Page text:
Well, I have survived my first year of working in ministry. I wish I could tell you it was all hearts and rainbows, but no. It has been tough. Some of the challenges I expected, but there were others I did not expect. And the toll the challenges have taken on my own spirituality have been greater than I was prepared to face. But I got through it, and I learned a lot about myself, God and His infinite mercy.
Working in ministry is like fighting on the front lines. People are not afraid to tell you exactly what they think- whether that be about the Catholic Church in general, or your own style of teaching, prayer or presentation. People are not afraid to tell you how you should be spending your time or what you should be doing to nourish your own relationship with God. It is like I have a bull’s-eye for all comments, criticisms, and suggestions on my forehead. And although I welcome such interaction, it can be exhausting to say the least. I miss that I can no longer just blend in the background. Nope, I always have to be on the front line with a smile on my face. Although I expected the front line was hard, I didn’t expect the toll it would take on me. Had I not been surrounded by people who could help me filter out the good from the bad, who could help me figure out the useful criticism from the not so useful, I fear I would not have made it this far.
Being on the front line has ushered me into a whole new level of humility. You see, I am a performer. I am a trained classical musician. As a musician, I live in a world where I perform and then people tell me how great it is and then my teachers would tell me what I could do better. I carried these expectations into my career as a Band Director where the world was very similar. And, when I started in youth ministry, which is a lot like teaching, I subconsciously carried these expectations into the world of ministry. These expectations do not work in this world. Ministry is not about the instant gratification the stage naturally gives. It’s more like gardening. Instead of performing on a stage, I am the instrument by which the Holy Spirit plants seeds, waters the seeds, fertilizes the seeds, and makes sure they get enough sun. And unlike the stage, I do not have complete control over the garden. I don’t know what happens to the seeds from week to week. I only know what I do with them on Wednesday night and I rarely see the seeds grow and bear fruit. Both the losses of control and instant gratification made me very uneasy and I had a hard time figuring out why I was struggling. But then one day I realized the true issue. When I am on the stage, it is all about me. When I am in the garden, it isn’t about me at all- it’s about Christ and the seeds. I didn’t realize how much self-worth I had wrapped up in the stage, how much of my identity was defined by the stage. My brain knew that it wasn’t about me, but my ego didn’t come to realize it until much later in the game. In order to stay on the front lines, I had to let go of who I thought I was and face who I really am. And that was quite humbling. In fact, it still is.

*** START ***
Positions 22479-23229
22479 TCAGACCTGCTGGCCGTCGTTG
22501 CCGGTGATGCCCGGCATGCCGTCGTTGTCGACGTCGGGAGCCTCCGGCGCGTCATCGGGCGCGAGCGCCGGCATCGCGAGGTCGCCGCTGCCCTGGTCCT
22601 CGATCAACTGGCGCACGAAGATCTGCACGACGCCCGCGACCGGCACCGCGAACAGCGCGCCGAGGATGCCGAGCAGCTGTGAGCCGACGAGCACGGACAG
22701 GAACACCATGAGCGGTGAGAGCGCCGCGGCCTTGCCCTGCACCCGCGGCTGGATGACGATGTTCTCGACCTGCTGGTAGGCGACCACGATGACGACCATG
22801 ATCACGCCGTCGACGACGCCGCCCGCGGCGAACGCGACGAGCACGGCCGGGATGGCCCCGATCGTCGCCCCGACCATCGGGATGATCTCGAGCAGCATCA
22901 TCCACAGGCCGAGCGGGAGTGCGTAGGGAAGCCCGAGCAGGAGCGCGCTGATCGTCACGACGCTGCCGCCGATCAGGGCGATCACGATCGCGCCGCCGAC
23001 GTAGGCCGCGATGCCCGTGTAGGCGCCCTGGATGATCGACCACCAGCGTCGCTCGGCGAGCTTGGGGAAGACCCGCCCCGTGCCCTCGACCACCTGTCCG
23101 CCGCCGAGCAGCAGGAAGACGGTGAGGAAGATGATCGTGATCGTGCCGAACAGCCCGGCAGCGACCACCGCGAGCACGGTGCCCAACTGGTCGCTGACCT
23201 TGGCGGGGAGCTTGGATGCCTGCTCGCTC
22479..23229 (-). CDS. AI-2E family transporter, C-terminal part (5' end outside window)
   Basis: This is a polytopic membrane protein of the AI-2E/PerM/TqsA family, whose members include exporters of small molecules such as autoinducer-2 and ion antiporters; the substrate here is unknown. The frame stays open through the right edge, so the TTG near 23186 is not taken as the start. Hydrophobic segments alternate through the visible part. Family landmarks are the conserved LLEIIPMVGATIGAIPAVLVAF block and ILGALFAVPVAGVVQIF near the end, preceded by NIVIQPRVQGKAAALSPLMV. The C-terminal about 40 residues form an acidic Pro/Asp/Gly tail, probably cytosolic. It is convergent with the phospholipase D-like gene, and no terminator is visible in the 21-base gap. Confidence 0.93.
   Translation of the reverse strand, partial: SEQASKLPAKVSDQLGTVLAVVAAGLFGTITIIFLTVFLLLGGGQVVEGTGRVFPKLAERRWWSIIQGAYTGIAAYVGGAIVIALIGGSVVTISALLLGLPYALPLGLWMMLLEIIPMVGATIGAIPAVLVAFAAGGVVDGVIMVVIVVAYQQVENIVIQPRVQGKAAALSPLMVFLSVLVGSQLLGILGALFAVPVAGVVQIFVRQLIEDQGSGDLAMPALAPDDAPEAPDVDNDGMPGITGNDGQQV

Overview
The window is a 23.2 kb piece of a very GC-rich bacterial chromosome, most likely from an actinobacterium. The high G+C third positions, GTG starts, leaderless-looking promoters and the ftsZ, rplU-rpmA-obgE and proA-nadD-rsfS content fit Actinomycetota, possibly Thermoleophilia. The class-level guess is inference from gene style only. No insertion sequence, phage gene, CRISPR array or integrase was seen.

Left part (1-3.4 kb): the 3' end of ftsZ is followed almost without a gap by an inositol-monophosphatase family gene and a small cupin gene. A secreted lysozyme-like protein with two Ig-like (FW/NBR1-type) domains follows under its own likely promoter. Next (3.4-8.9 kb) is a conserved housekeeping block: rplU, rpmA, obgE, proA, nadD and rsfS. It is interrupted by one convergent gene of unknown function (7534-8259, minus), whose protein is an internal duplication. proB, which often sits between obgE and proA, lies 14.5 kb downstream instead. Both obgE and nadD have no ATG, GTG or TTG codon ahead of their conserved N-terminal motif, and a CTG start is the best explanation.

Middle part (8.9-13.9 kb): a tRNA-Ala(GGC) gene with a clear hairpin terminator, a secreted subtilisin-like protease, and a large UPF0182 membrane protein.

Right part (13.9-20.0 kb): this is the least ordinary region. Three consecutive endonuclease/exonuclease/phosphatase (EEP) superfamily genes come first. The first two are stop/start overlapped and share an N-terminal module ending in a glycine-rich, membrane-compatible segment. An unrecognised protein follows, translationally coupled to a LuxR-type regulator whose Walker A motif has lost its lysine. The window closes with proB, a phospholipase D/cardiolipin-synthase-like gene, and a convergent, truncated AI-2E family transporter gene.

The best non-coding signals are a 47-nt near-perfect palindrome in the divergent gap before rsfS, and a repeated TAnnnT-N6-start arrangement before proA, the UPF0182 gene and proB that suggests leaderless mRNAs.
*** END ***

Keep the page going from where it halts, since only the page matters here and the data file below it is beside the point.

I often think that my relationship with God is like a moth to a flame. He is a roaring bonfire and I am the tiniest insect drawn to the beautiful light from the depths of the dark forest. For reasons I can’t explain, I am drawn to God and mesmerized by His presence. Like many people, my relationship with God is marked by mountain tops and valleys. On the mountain tops, I don’t care if the fire burns me. I am happy to lose myself in the fire. I am happy to let the fire consume me. But in the valley, I am suddenly aware of the fire’s heat, and I feel like I just need to take a step back and gaze from a distance. Even though I get cold and long to be close to the fire, I can’t go there. The fire is too much for me to bear. The dark forest is quite inviting.
In this humbling first year of ministry, I have spent a lot of time in the valley. So much so, that I fear I will never find the mountains. And the guilt I have in the valley is great. In my humiliating moments, I should be running to God and seeking his comfort. I should be practicing what I preach. Instead, I have withdrawn and hidden myself. I am ashamed of who I really am now that the stage is gone and I wonder if I am worthy enough or even qualified to be a gardener. But here in the valley, God has shown me his infinite mercy. Even though I do not desire the fire as I feel I should, he has shown me that the garden is exactly where he wants me to be.
This Sunday in Mass, after my usual litany of apologies for not being near the fire, I saw Jesus standing next to me in the valley. With his arm around me, we gazed at the fire in the distance. In all of his radiance, he looked down at my face, smiled and said, “It is normal for you to fear the fire will burn you. But, you don’t need to fear it. I have covered you with the living water. I have made it so that you can be in the fire and experience its splendor. You are covered with my blood.” Although I haven’t made it all the way back up to the fire on the mountain, I no longer feel so alone. The forest isn’t quite so inviting and the journey up the mountain isn’t quite so daunting. But most of all, the fear of the fire is being replaced with desire as it pulls me into its glorious splendor all over again.
Copyright 2012 Lori Miller